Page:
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FDR's Ties to GA

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Phuoc Nguyen

on 16 November 2011

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Transcript of FDR's Ties to GA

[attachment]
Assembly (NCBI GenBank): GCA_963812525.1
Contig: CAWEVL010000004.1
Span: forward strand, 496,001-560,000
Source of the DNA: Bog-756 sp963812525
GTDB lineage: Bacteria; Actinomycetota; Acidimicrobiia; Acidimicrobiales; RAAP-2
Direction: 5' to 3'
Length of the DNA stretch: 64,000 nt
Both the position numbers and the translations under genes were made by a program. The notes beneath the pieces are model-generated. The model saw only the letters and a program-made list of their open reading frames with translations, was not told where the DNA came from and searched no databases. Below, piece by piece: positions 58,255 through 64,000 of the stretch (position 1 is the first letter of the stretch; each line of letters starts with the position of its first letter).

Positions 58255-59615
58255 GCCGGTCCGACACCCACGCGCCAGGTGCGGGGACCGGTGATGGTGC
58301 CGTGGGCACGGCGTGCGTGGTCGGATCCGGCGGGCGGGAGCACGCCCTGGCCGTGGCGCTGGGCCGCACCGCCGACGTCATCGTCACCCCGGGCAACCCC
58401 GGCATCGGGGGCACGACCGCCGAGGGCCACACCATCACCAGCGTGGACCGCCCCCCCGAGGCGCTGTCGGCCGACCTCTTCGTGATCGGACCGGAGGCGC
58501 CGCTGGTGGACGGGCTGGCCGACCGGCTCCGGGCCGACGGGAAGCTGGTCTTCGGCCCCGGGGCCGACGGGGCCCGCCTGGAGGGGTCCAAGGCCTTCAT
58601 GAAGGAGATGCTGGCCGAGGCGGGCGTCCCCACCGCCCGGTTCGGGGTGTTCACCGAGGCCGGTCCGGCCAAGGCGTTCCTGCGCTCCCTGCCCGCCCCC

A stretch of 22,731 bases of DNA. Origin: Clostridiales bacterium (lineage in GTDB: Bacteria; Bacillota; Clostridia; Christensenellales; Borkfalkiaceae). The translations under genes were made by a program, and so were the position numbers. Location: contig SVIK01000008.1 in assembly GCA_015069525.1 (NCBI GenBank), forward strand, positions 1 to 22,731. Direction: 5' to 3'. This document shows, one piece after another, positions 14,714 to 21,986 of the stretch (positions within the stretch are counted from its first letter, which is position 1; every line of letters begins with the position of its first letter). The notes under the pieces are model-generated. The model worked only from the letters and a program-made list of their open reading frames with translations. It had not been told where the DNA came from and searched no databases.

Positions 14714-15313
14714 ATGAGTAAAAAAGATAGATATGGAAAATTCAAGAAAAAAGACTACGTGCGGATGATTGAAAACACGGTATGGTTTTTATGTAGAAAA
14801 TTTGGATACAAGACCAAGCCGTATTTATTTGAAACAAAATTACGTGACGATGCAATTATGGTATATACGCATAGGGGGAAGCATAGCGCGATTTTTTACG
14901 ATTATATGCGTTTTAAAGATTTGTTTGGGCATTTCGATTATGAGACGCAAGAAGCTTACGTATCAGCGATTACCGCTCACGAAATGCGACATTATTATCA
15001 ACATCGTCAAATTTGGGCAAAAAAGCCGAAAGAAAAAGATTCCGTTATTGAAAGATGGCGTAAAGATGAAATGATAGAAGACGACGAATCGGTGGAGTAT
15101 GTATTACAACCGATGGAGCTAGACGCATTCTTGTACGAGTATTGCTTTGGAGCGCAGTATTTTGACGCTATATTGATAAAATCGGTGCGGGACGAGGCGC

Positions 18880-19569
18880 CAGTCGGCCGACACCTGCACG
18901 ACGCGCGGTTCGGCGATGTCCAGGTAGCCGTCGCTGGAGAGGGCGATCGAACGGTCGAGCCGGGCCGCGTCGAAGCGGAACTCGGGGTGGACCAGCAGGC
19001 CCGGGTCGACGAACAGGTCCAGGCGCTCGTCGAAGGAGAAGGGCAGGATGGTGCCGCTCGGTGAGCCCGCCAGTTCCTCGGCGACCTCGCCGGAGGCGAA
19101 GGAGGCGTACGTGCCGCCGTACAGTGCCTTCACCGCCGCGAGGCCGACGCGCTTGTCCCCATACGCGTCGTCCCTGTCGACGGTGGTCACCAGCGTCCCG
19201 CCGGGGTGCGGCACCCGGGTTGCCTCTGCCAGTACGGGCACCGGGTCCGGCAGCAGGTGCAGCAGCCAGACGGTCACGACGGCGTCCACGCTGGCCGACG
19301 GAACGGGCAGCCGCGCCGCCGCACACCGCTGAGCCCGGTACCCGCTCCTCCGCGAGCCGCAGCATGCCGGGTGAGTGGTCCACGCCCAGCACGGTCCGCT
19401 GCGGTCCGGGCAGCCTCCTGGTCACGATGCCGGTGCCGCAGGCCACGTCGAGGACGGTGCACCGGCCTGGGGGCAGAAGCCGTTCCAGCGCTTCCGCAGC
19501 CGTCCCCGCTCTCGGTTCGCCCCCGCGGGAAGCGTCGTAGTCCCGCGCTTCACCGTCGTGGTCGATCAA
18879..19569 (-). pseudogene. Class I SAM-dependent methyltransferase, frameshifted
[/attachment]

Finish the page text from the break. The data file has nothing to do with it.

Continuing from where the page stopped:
FDR's Ties To GA/ Phuoc Nguyen Where, What, Who, and How? On August 1921 Theodore Roosevelt was diagnosed with polio while on a vacation in Maine Despite intensive treatment Roosevelt would never regain full use of his legs George Foster Peabody told Rosevelt of a warm springs that had theoritical healing properties Franklin Roosevelt visited the warm springs 42 times and refered to it as his second home On October 3, 1924 Roosevelt took his first swim in the springs He said that he had never felt water that was so pleasant but soon was able to stand four feet in four feet of water Roosevelt stayed at the Warm Springs swiming almost daily He also began to explore the rural countryside and towns When Roosevelt got a glimpse on rural southern poverty, it left a strong impression on him SS8H9 The student will describe the impact of World War II on Georgia’s development economically, socially, and politically. Discuss President Roosevelt’s ties to Georgia including his visits to Warm Springs and his impact on the state. Roosevelt's Cottage Peabody Years later, when Warm Springs was fully established Roosevelt jokingly told an audience of the spring he spent there , in which he said "these therapists don't know anything about it. When Roosevelt returned to Warm Springs in the spring of 1926, he was ready to purchase much of the property himself. Roosevelt was already spending huge amounts of money trying to regain his physical health, and he may well have seen Warm Springs as a profitable enterprise. Roosevelt made numerous changes to the Warm springs although when the war began... May 22, 1939 the Axis had formed and 2 days after September 1, 1939, when Germany invaded Poland World War II had begun March 30, 1945 Roosevelt arrived in Warm Springs suffering from exhaustion and his advancing heart disease had taken a toll on him. FDR's Final Days in GA Little White House in Warm Springs, Roosevelt slept late on the morning of April 12 Roosevelt had a slight headache when he awoke, but was soon up and about FDR seated himself at his desk to go over some State Department papers, while chatting with two visiting cousins and two other women one of whom was there to do his portrait April 12-13, 1945 Roosevelt continued to sign routine official papers, while the artist worked on her portrait He lit a cigarette, suddenly his hand fell, with the fingers twitching. Then, Roosevelt's arm fell to his side, his head sagged, and his entire body slumped in the chair One of his cousins immediately summoned the doctor who was traveling with the president The president's blood pressure had skyrocketed, and one of his eyes was dilating uncontrollably. Roosevelt had suffered what the doctor would characterize as a "massive cerebral hemorrhage There was nothing any of the doctors could have done the illness had been too severe President Franklin D. Roosevelt died on his small bed in his small cottage in Warm Springs, Georgia At 5:47 pm, the White House switchboard notified all the major news services that President Franklin D. Roosevelt had died in Warm Springs at 3:35 that afternoon Almost all Americans seemed they had lost not only a leader but a friend who had guided them through the Great Depression and the war worldwide One of Roosevelt's advisors had to travel to Atlanta to find a coffin large enough for his body Graham Jackson, a musician who had often played for Roosevelt stepped from the crowd and, played Dvorak's "Going Home" on his accordion as Roosevelt made his final departure from Warm Springs Graham Jackson FDR waving at Warm Springs FDR during World War II
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